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Columbia Spectator Staff

After two semesters that put the tradition in jeopardy, the Columbia University Marching Band and the Administration have reached an agreement to have two Orgo Night celebrations this year, one in Butler Library and the other on the steps of Low Library, said sources close to the situation last night.

In numerous interviews over the past two weeks, administrators and Band members repeatedly refused to comment on the possibility of a Butler show, referring instead to the Low steps show if they would discuss the topic at all.

Plans for Thursday night's event are not yet certain, in part because Administrators may still change their mind if they fear the semi-annual celebration could get out of control. But current plans are for the traditional midnight show in the main reading room of Butler library, as well as a larger show on Low steps afterwards.

The Band will not poster for the Butler show or otherwise advertise it, and a limit of 200 people will be allowed to gather in the reading room. The second show will be open to all students.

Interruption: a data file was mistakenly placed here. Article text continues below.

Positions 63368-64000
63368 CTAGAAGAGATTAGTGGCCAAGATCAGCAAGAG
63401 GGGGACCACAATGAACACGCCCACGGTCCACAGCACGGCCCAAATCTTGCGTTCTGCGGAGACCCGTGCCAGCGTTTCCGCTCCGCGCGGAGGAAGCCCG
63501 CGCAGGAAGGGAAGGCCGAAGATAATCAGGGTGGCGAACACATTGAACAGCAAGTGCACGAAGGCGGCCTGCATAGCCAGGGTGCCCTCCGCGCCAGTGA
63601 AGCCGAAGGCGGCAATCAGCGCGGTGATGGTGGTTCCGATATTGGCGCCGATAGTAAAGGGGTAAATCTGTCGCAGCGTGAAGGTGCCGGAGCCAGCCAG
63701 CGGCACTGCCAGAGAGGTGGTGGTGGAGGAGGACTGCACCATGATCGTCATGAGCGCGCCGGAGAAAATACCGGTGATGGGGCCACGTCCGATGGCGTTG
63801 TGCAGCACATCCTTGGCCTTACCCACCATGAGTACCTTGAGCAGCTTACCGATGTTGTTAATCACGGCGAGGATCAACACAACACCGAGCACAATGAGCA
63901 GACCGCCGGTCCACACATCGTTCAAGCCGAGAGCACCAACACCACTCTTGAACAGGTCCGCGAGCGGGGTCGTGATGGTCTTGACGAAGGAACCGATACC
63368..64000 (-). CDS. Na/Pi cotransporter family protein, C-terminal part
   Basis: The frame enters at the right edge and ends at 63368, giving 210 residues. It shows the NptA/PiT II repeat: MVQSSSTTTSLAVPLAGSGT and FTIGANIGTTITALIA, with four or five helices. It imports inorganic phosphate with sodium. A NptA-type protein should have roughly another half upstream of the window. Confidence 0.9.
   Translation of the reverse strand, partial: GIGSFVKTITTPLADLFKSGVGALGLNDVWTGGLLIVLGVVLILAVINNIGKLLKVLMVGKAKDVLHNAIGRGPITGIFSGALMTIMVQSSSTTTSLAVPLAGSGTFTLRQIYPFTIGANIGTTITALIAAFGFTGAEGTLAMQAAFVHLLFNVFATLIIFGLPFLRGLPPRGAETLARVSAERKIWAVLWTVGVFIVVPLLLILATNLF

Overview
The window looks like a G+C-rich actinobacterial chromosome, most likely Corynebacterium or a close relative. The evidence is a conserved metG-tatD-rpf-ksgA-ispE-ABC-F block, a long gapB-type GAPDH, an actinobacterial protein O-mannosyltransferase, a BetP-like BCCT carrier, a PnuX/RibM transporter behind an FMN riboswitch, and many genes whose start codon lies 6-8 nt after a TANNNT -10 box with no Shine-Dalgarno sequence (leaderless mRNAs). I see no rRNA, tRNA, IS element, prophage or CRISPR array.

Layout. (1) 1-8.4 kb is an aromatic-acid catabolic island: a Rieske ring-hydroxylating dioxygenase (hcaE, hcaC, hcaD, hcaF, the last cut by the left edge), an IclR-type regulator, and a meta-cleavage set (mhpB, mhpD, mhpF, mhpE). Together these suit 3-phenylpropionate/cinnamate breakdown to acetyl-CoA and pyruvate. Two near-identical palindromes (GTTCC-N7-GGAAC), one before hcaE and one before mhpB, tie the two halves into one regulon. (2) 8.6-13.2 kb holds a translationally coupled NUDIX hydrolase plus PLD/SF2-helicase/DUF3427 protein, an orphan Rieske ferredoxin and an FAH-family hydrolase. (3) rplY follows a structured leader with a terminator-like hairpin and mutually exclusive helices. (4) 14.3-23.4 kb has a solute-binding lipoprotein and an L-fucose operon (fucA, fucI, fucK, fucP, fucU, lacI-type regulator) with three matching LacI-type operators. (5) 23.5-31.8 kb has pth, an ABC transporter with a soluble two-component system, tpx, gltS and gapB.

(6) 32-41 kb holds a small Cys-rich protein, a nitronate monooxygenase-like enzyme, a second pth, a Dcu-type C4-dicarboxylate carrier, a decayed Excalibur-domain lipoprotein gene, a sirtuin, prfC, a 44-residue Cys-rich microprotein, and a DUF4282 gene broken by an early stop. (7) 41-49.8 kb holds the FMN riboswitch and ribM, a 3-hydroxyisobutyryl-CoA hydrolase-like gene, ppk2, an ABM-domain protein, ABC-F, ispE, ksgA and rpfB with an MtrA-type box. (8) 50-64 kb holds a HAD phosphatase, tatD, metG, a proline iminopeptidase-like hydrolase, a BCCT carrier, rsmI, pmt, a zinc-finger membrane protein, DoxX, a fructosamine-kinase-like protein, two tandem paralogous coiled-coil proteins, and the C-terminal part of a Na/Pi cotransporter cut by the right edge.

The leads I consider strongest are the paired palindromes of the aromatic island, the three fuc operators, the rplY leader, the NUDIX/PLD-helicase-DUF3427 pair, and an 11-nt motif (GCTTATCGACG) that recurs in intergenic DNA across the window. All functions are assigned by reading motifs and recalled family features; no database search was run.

The effort to limit the number of students at the event is a stark change from past years, when Orgo Night has been one of Columbia's best-loved and best-attended events.

While the show in Butler is currently limited to 200 students and monitored by student marshals, if too many students crowd into the main reading room, sources close to the situation say that the show may be canceled up until the last minute.

Undergraduate librarian Ree Dedonato explained the Administration's concerns. "Orgo Night seems to have gotten bigger," Dedonato said. "I think its terrific if students enjoy this and want to use the event to come together. My concern is: is this the best way to do that?"

While last semester's Van Am Quad performance indicated a transition toward moving Orgo Night out of Butler, this is the first semester in which the band will not poster for the Butler show at all.